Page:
How to Cut Plexiglass Like a Pro - Homeowner's Pal

How to Cut Plexiglass Like a Pro

July 3, 2017

Most of us in the modern world are familiar with Plexiglas because it is so prevalent in our everyday lives. Plexiglas is lightweight, durable, and safer than standard glass. It is used in a myriad of industrial and home applications.

Beyond being some type of plastic however, many people don’t really know much about it and its origin.

A Bit ‘o History

Plexiglas is the synthetic form of methyl methacrylate which had several chemists’ work involved in its creation in its early years of development. Discovered in 1865, methacrylic acid makes up a part of the basis for acrylic plastic. The process of polymerization (the bonding of 2 or more monomers to form a polymer) was discovered by two German chemists, Fittig and Paul, while researching its properties in 1877.

It wasn’t until 1933 however, that practical uses for methacrylic acid were discovered by German chemist Otto Rohm who created many acrylic and methacrylic compounds. He later trademarked his work under the name Plexiglas. The first industrial use of Plexiglas came during World War 2 when it was used as a lightweight substitute for glass in airplane windows and in the gun turrets of fighter planes.

Today, many companies have their own brand of acrylic plastic registered under various names such as Lucite, Acrylite, and Perspex and many others but people still use the word Plexiglas as a general term. It’s like calling any tissue a Kleenex.

With plastic so prevalent in the home today, many handymen and handywomen are taking on home projects using Plexiglas (or other acrylics) to make their own tables, outdoor furniture, aquariums and more. Unless you have the proper instruction, cutting Plexiglas can be problematic. Rough edges, chipped pieces and spider cracks around drilled holes are all common occurances when cutting or trimming plastic.

Cutting Plexiglas

Many do-it-yourselfers enjoy taking on a new project and learning the ins and outs as they go. Many others are not so happy when faced with a new project they are not sure how to do. Cutting acrylic yourself for home projects can be intimidating but honestly, is something that with a little know-how, practically anyone can do.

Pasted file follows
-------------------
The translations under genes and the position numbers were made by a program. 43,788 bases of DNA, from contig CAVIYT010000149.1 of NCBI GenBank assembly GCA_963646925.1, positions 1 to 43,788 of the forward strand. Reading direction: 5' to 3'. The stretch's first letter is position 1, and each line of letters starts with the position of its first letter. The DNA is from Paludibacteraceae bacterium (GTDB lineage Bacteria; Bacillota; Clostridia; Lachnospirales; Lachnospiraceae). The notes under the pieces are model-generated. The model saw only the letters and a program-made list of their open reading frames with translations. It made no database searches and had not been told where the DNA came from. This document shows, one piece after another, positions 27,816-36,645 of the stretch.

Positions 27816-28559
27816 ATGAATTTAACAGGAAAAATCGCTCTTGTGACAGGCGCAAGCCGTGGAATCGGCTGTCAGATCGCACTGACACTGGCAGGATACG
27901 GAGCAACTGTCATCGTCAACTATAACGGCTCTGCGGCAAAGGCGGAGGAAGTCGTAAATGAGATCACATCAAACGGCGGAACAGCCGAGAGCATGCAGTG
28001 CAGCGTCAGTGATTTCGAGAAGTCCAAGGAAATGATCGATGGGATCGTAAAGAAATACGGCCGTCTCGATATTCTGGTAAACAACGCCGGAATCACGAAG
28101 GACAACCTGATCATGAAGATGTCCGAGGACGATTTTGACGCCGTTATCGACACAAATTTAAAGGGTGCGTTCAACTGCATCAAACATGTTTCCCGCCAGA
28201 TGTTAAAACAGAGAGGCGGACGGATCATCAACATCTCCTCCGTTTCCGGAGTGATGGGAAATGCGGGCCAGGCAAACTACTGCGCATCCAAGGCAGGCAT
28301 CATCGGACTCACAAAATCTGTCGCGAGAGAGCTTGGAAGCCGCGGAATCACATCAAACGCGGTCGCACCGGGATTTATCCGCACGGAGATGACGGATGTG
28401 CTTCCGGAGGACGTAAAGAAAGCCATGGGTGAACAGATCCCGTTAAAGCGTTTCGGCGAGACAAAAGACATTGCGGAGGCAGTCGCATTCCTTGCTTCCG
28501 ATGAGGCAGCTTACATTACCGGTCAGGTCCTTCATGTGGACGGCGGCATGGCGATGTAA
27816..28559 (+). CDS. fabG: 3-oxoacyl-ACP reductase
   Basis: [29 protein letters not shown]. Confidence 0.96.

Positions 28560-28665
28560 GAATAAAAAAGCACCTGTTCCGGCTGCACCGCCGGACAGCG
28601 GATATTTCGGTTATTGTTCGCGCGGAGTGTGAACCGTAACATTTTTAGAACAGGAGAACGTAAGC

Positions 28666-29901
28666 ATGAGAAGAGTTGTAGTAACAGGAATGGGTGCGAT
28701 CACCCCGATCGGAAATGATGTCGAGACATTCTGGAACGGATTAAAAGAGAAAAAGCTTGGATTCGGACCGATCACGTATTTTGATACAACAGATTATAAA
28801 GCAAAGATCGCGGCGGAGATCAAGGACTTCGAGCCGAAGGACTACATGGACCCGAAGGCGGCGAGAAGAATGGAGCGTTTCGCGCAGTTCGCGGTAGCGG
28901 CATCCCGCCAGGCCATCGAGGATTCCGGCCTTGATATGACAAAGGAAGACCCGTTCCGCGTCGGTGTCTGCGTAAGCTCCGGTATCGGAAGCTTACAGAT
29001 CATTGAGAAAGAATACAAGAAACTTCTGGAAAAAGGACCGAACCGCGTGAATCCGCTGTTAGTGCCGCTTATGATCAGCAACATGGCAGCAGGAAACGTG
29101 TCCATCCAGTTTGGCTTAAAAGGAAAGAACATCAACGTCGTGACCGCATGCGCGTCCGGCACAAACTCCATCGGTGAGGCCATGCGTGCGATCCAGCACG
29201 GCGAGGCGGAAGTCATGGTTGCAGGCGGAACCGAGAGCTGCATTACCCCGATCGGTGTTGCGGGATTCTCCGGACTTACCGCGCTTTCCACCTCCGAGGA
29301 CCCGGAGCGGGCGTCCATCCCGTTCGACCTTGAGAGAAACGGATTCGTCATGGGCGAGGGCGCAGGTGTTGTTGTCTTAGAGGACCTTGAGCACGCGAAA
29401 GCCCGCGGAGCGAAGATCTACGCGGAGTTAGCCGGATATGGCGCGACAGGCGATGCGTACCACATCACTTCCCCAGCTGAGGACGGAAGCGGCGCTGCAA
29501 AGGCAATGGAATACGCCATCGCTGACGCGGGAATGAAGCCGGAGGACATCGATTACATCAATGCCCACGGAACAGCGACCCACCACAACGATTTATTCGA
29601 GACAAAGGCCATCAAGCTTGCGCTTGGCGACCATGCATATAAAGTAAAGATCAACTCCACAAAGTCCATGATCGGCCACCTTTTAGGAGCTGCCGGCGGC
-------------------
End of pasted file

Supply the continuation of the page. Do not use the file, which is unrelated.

To cut a thin piece of acrylic (up to 3/16th of an inch) you’ll need a sharp blade like the type found in a utility knife but any sharp knife blade will do.

Using a yardstick or straight edge and a marker, first measure then draw the line down the sheet you’re going to cut. On a flat surface such as a worktable or bench, score (or trace) with the blade the line you have just drawn. Don’t press very hard as you score the line because you are going to score it many times before it is ready to be detached from the sheet. Be sure to secure or clamp your straight edge so it doesn’t float while scoring. You want every pass to follow your setline. Slow and steady. Repeat this perhaps 10 times or more.

Turn the sheet over and repeat the process. When deeply scored deeply enough, place the sheet on a flat surface (off the ground) with your scored line right at the outer edge of your work surface. Now clamp the sheet’s corners to the table. Some place a piece of wood over the sheet and clamp that down on top. With the part you are going to cut hanging over the edge, using both hands, grasp the plastic near the center and apply even pressure very quickly to the sheet. With the proper force and speed, it should snap off cleanly.

New edges usually require some sanding or buffing to smooth out; also, placing a piece of tape around where you’re going to drill a hole will help prevent cracking.

Power Tools

For thicker pieces, follow the same procedure but use a power saw for the cutting. They make saw blades expressly for cutting acrylic. If using a used blade, be sure the teeth are evenly spaced and of the same height.

Caution! The blade can get hot so water cool it while working or take a break after a short cut before resuming. If not, you can crack the glass.

Alan Ray

About the Author

Alan Ray

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